The fall in the stock price of data analytics software company Palantir (PLTR) has continued unabated in 2022 but it's hard to see why.
Today's (20 January) price of $14.95 is 34% off where it was this time last year. For a $1bn company that is forecasting a 40% growth in the coming year, with $2bn in cash and equivalents and limited long term debt its future looks promising.
What is the latest Palantir share price forecast and analysis?
PLTR stock analysis
Palantir stock has had a turbulent ride since its September 2020 IPO. Launched at $10 a share, the price jumped by 350% to reach a record-high of $45 on 27 January 2021. By 11 May, with an intraday low of $17.06, the stock had fallen by 62%. That was still far above its market debut levels, however.
Palantir regained momentum, hitting a high of $27.5 on 28 June, which was followed by largely sideways price action. The stock reached a peak of $28.57 on 23 September before falling to an intraday low of $23.02 on 4 October. At the time of writing, on 20 January, it was trading at $14.95.
The stock had pleased investors with a year-to-date return of 10.91%. But, Palantir is currently trading below both its 50-day and 200-day moving average, meaning investors are growing sceptical about its per-share price.
Palantir’s key growth drivers
Palantir’s first big run came alongside rises in other meme shares, such as AMC Theaters and GameStop, in early 2021. In fact, some analysts have become convinced that Palantir is nothing more than a run-of-the-mill meme stock.
In an article for Seeking Alpha, financial writer Andres Cardenal argued that positive stories about Palantir are the real driver behind the company’s share price growth.
Others are not quite so sure. In a note to investors last January, analysts Louie DiPalma and Bhavan Suri said they expect Palantir to benefit from “favorable government tech industry dynamics”.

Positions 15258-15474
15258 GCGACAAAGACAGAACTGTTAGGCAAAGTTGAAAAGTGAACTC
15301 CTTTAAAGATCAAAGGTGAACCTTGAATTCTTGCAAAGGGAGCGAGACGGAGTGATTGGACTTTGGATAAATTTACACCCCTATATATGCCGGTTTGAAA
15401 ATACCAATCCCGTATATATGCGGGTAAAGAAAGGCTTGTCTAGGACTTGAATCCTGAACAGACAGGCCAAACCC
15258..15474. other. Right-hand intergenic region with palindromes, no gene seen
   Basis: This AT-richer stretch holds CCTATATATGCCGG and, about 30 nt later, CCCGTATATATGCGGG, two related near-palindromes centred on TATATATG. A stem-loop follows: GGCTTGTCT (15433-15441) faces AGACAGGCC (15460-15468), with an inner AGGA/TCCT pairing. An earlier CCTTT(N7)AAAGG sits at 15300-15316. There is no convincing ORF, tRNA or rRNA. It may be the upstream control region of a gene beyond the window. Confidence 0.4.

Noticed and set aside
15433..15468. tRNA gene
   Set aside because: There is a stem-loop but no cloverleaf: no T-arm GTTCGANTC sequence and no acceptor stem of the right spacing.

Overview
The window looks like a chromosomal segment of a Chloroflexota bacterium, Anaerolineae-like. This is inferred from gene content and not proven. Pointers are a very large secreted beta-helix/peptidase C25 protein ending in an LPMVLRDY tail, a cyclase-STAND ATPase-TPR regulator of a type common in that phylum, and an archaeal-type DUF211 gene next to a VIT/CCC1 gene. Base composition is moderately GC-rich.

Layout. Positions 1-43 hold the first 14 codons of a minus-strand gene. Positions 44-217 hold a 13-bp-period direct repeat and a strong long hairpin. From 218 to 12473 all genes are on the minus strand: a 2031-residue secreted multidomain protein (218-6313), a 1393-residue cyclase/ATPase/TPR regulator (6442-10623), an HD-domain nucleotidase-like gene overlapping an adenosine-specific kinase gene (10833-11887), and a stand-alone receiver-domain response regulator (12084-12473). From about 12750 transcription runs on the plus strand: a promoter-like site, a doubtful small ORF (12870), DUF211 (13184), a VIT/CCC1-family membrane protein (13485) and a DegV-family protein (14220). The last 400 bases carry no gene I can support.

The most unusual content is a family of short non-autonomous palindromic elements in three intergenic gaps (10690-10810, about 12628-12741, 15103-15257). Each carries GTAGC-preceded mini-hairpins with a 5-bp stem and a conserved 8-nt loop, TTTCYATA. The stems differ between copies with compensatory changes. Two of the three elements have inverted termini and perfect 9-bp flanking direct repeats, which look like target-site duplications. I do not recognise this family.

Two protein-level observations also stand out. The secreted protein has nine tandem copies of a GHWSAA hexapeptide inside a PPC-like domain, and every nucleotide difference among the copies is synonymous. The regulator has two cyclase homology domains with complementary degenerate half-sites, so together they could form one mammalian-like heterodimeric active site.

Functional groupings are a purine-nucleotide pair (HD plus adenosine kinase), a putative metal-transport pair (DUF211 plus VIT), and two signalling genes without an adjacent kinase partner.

Palantir bills itself as a company that builds “software platforms for large institutions whose work is essential to our way of life”.
It remains unclear exactly who Palantir’s customers are, but the company’s chief operating officer, Shyam Sankar, offered some clues during the Q2 2021 earnings call. Sankar said customers can range from civil servants and supply chain operators to factory workers.
The primary driver of Palantir's growth is the company’s quick and easy software update process. While that may be difficult for many investors to grasp because it isn’t something that shows up on the balance sheet directly, Palantir said in its 2020 annual report that the process reduces the number of software engineers it takes to run its system. According to the company, this is also a key selling point for existing customers.
On 2 December it announced it had signed Kinder Morgan, one of north America's largest energy infrastructure companies, to a multi-year partnership to deploy Palantir’s data integration software platform, Foundry, in Kinder Morgan’s storage operations to drive efficiency and safety.
Also on 2 December it bagged a $43m extension of its contract from Space Systems Command, the acquisition wing of the Space Force organisation bringing the total value to $91.5m. However news of the new deal only generated a 1.6% increase in the share price.
On 7 December it announced a partnership with German high tech company Merck to deliver a "secure collaborative data analytics platform for the semiconductor industry".
On 17 December the US Army’s Program Executive Office for Enterprise Information Systems (PEO EIS) opted to execute the second option year of its partnership with Palantir on the Army Vantage program, for $116.3 million for the year.
On 20 December it announced that biomolecular condensates company, Dewpoint Therapeutics would use Palantir’s Foundry platform to "help power Dewpoint’s efforts to discover treatments and cures for the most challenging diseases".
On 18 January Palantir announced it was teaming up with Canadian technology company ThinkData Works and Canada-based auto parts leader Martinrea International to develop and launch a Supply Chain Resiliency Platform solution to "help address the urgent supply chain crisis impacting manufacturers and consumers worldwide".
As of 30 September 2021, Palantir had 203 total customers with average sales per customer of $7m.
Risks ahead for Palantir
Palantir offers three platforms: Palantir Gotham, Palantir Foundry and Palantir Apollo. Gotham was created for analysts at defense and intelligence agencies during the US wars in Iraq and Afghanistan. Foundry is used across several commercial settings, as stated on the company’s website. Apollo offers a "continuous delivery system that powers our software platforms".
According to the company’s quarterly statement, its Gotham platform accounted for approximately 62% of total revenue in the nine months to 30 September.